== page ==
By Bradin Farnworth
There are many things I love about my job, but reading children’s books on public radio sits at the top of that list.
On Monday afternoons, KUFM has The Pea Green Boat Show, hosted by the incomparable Annie Garde. For years now, she’s invited the children’s librarians of Missoula Public Library to join her for for the first part of the show.
When it’s my week (we rotate between the three of us), I pick two or three favorite picturebooks out of the dozens I’ve been reading, then I practice going through them several times out loud. I don’t like to be surprised by a word or name I’m not sure how to pronounce, which happens more often than I like to admit. And I usually leave sticky notes to myself in the pages as a reminder to add description of the illustrations, for when the text leaves something out. About fifteen minutes before I’m scheduled on air, I walk from the library to the University of Montana.
I always love being back on campus. I studied creative writing here from 2006 to 2009, and each time I return, it reminds me of those heady years when all my attention was on learning the art of fiction.
This is the building where I meet up with Annie a few minutes before we go on air. I won’t lie, at this point, no matter how many times I’ve done this, I’m nervous. I try hard not to think how many people might be listening. And I always make sure to grab a cup of water beforehand, because I get dry mouth as bad as Marco Rubio. But once I’m in my chair, headphones on, and the intro music to The Pea Green Boat Show starts playing, I’m calm and ready.
Annie’s a pro at what she does. I’m always a bit captivated watching her work the control board or cue up a song. Sometimes she admits to messing something up, but I or the listeners would never know because she segues so beautifully from prerecordings to live radio.
After some announcements and a song, Annie welcomes me to the show and we talk about upcoming events at the library. Annie’s true skill lies in how comfortable she makes me feel as her guest. I’m naturally a quiet sort of person, but she knows the right kinds of questions to get me talking, without making me feel like I’m being put on the spot.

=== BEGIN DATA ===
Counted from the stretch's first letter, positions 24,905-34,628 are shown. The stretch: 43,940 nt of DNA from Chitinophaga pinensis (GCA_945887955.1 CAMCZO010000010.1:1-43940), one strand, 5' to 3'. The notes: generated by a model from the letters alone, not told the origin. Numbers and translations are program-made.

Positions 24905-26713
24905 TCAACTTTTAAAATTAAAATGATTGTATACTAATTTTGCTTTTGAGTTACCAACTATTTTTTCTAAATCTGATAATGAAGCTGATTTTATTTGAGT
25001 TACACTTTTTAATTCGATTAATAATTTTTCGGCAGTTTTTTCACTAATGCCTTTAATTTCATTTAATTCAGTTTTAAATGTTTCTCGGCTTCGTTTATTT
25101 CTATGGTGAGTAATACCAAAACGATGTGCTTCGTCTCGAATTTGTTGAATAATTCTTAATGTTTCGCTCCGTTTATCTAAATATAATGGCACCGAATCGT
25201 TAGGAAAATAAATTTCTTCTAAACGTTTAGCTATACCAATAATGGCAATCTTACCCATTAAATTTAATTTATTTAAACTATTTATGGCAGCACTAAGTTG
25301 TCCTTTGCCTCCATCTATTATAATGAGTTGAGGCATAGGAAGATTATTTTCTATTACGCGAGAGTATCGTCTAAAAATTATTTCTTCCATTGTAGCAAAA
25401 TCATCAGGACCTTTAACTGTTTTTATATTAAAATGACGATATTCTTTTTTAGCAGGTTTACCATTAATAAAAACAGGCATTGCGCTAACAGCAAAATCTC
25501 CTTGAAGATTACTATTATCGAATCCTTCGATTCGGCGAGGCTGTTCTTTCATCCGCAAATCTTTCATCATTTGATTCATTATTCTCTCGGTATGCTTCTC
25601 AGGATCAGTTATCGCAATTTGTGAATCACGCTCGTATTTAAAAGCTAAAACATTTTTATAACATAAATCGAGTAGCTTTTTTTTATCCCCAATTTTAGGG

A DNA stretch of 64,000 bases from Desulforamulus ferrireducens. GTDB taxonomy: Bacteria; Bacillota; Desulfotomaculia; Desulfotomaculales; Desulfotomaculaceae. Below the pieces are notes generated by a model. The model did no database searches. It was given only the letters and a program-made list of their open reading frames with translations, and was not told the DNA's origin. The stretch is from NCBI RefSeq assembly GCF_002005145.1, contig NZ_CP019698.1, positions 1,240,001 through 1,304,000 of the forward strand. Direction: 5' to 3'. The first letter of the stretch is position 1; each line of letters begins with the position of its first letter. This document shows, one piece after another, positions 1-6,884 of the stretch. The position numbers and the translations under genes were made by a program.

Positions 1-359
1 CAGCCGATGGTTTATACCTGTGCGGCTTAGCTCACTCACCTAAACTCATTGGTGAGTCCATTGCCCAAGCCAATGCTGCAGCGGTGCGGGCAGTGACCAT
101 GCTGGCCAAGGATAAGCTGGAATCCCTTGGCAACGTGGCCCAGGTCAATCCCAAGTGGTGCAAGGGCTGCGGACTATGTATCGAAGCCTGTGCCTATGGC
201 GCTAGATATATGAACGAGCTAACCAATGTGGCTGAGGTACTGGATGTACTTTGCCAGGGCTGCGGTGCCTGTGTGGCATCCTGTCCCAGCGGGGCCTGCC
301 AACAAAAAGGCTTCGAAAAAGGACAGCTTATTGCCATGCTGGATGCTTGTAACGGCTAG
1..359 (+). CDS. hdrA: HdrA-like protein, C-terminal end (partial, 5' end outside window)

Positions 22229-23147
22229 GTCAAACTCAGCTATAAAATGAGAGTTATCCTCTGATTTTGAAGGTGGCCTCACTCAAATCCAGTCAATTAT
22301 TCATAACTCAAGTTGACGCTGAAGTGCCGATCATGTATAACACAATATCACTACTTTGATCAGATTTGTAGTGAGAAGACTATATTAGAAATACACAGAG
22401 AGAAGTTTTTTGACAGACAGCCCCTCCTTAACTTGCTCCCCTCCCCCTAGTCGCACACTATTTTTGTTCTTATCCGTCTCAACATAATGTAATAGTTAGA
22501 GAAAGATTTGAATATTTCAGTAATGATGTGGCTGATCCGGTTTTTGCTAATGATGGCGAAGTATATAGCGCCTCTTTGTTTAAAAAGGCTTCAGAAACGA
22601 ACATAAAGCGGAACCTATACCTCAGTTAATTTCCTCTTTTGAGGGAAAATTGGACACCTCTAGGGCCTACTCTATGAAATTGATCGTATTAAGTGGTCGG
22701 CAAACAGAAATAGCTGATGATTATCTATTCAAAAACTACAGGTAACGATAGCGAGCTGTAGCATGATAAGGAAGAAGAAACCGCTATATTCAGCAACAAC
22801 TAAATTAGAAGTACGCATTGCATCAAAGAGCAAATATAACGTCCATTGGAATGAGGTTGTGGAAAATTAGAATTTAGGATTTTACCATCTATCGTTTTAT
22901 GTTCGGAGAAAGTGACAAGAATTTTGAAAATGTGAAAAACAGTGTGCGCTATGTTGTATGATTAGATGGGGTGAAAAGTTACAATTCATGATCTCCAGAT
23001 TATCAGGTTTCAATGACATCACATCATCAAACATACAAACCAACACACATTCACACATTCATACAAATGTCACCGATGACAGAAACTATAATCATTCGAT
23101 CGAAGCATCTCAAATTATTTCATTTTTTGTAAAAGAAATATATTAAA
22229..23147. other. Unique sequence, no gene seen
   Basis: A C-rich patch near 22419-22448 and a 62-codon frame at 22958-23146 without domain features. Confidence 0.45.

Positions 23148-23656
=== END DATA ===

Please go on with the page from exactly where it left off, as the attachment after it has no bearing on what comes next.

Once I’m reading, I no longer worry how many people might be listening, I’m just immersed in the story. I love trying to get the cadence of the words right, which is an art in itself. Picturebooks are so dependent on knowing when to read the text quickly or slowly, loudly or softly. When I get it just right, it’s a great feeling. In the picture above I’m reading Philip Stead’s Jonathan and the Big Blue Boat. Because of its quick pace and various animal voices, it’s a good choice for the radio, I think.
Before I know it, the time is up and I have to head back. I always hope I’ve left the listener with a good impression of the books I’ve read, and that someone will to come to the library later to check one out. Sometimes patrons will stop by to tell me they heard me on the radio. I always enjoy that. And one October, after I mentioned on air that I was going to dress up as “stereotypical” librarian for Halloween, a sweet little girl brought me a pocket protector for my costume.
On my way back to the library, I cross this bridge that spans the Clark Fork river. It’s a not a far drop to the water, but there’s a sign to warn people that jumping off the bridge can result in injury or death. You can see flowers taped to the beam on the lower left of the picture above, memorializing, I’m assuming, someone who died after jumping from that spot. Still, in the summer months, there are always students on the bridge and below, laughing and daring each other to jump into the cold water. If there’s time, I stop to watch.